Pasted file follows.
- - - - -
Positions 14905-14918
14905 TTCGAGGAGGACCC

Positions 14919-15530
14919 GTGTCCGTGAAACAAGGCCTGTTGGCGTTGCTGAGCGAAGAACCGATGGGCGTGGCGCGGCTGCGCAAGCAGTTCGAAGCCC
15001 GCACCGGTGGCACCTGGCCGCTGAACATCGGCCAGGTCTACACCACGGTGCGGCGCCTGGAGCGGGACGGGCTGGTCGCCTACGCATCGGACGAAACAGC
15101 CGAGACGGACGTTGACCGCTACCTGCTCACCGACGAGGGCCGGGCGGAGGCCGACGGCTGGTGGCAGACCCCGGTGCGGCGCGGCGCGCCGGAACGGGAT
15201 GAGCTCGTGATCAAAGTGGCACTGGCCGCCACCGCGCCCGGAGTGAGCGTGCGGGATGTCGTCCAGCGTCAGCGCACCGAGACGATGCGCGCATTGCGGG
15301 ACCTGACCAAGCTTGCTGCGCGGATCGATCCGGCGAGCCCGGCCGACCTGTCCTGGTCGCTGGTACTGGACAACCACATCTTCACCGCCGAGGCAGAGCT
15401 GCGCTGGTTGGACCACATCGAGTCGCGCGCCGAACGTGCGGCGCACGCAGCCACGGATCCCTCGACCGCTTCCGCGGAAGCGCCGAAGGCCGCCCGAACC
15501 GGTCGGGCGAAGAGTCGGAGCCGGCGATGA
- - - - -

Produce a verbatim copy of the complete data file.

Positions 14905-14918
14905 TTCGAGGAGGACCC

Positions 14919-15530
14919 GTGTCCGTGAAACAAGGCCTGTTGGCGTTGCTGAGCGAAGAACCGATGGGCGTGGCGCGGCTGCGCAAGCAGTTCGAAGCCC
15001 GCACCGGTGGCACCTGGCCGCTGAACATCGGCCAGGTCTACACCACGGTGCGGCGCCTGGAGCGGGACGGGCTGGTCGCCTACGCATCGGACGAAACAGC
15101 CGAGACGGACGTTGACCGCTACCTGCTCACCGACGAGGGCCGGGCGGAGGCCGACGGCTGGTGGCAGACCCCGGTGCGGCGCGGCGCGCCGGAACGGGAT
15201 GAGCTCGTGATCAAAGTGGCACTGGCCGCCACCGCGCCCGGAGTGAGCGTGCGGGATGTCGTCCAGCGTCAGCGCACCGAGACGATGCGCGCATTGCGGG
15301 ACCTGACCAAGCTTGCTGCGCGGATCGATCCGGCGAGCCCGGCCGACCTGTCCTGGTCGCTGGTACTGGACAACCACATCTTCACCGCCGAGGCAGAGCT
15401 GCGCTGGTTGGACCACATCGAGTCGCGCGCCGAACGTGCGGCGCACGCAGCCACGGATCCCTCGACCGCTTCCGCGGAAGCGCCGAAGGCCGCCCGAACC
15501 GGTCGGGCGAAGAGTCGGAGCCGGCGATGA